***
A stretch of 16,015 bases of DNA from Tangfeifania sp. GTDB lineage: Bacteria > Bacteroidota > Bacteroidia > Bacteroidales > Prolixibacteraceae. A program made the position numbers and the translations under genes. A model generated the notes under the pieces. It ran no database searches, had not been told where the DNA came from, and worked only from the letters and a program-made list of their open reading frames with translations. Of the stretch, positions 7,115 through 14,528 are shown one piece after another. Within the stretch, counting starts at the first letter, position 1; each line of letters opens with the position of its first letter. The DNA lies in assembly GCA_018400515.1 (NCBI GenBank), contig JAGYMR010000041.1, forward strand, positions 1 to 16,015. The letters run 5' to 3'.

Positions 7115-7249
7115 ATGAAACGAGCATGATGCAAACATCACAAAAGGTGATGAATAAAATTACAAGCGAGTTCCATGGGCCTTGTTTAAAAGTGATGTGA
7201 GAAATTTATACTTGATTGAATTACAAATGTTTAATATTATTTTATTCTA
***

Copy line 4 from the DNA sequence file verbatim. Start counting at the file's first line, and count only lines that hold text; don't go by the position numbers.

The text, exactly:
7201 GAAATTTATACTTGATTGAATTACAAATGTTTAATATTATTTTATTCTA